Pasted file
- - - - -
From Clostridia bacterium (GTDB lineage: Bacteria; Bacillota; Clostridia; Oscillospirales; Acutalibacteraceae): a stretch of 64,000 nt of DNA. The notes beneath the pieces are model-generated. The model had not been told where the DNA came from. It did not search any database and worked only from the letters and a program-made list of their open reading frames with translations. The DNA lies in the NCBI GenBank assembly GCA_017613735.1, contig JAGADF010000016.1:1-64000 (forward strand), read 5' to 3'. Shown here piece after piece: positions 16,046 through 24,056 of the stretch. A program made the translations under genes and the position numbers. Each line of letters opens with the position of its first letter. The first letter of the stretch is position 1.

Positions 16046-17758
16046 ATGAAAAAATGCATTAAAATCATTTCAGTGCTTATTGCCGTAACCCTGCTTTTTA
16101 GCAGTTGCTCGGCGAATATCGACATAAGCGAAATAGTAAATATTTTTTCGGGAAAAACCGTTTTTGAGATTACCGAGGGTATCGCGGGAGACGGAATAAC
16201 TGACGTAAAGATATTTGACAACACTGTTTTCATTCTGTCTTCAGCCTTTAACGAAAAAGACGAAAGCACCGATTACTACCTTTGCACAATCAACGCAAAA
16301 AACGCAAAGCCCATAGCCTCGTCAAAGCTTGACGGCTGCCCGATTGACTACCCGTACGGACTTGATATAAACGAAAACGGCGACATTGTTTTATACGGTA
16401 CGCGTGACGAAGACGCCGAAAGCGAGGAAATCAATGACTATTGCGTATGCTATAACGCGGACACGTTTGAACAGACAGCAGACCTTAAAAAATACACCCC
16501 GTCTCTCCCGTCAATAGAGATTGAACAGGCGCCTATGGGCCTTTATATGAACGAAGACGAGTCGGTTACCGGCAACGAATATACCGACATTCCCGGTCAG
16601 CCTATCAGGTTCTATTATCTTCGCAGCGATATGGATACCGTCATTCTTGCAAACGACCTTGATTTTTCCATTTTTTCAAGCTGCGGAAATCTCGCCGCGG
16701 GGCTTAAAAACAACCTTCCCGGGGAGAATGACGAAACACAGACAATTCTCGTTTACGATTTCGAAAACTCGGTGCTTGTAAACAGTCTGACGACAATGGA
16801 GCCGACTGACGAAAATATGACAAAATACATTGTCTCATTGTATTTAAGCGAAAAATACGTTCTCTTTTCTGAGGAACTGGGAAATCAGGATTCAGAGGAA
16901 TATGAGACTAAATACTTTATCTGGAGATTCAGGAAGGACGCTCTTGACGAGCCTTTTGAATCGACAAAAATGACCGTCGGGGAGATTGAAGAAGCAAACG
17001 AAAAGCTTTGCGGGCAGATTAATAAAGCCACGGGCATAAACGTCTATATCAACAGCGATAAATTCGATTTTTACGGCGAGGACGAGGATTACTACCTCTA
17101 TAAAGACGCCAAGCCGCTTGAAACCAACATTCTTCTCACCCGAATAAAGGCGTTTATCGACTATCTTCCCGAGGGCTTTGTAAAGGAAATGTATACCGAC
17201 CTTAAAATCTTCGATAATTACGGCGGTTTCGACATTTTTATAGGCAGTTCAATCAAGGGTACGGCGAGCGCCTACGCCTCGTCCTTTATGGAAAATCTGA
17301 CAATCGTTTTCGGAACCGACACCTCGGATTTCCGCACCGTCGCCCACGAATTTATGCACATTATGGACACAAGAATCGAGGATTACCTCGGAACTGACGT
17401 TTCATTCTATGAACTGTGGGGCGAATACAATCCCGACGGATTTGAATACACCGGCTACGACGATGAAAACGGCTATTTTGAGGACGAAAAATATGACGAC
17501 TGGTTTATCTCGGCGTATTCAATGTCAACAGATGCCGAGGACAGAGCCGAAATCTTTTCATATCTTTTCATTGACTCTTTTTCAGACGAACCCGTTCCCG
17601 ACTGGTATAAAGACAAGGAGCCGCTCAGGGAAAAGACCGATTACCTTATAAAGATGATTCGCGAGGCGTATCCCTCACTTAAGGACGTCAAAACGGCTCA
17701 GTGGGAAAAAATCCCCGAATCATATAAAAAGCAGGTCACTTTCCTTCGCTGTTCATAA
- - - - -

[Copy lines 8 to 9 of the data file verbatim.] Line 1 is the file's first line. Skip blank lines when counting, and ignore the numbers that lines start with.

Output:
16501 GTCTCTCCCGTCAATAGAGATTGAACAGGCGCCTATGGGCCTTTATATGAACGAAGACGAGTCGGTTACCGGCAACGAATATACCGACATTCCCGGTCAG
16601 CCTATCAGGTTCTATTATCTTCGCAGCGATATGGATACCGTCATTCTTGCAAACGACCTTGATTTTTCCATTTTTTCAAGCTGCGGAAATCTCGCCGCGG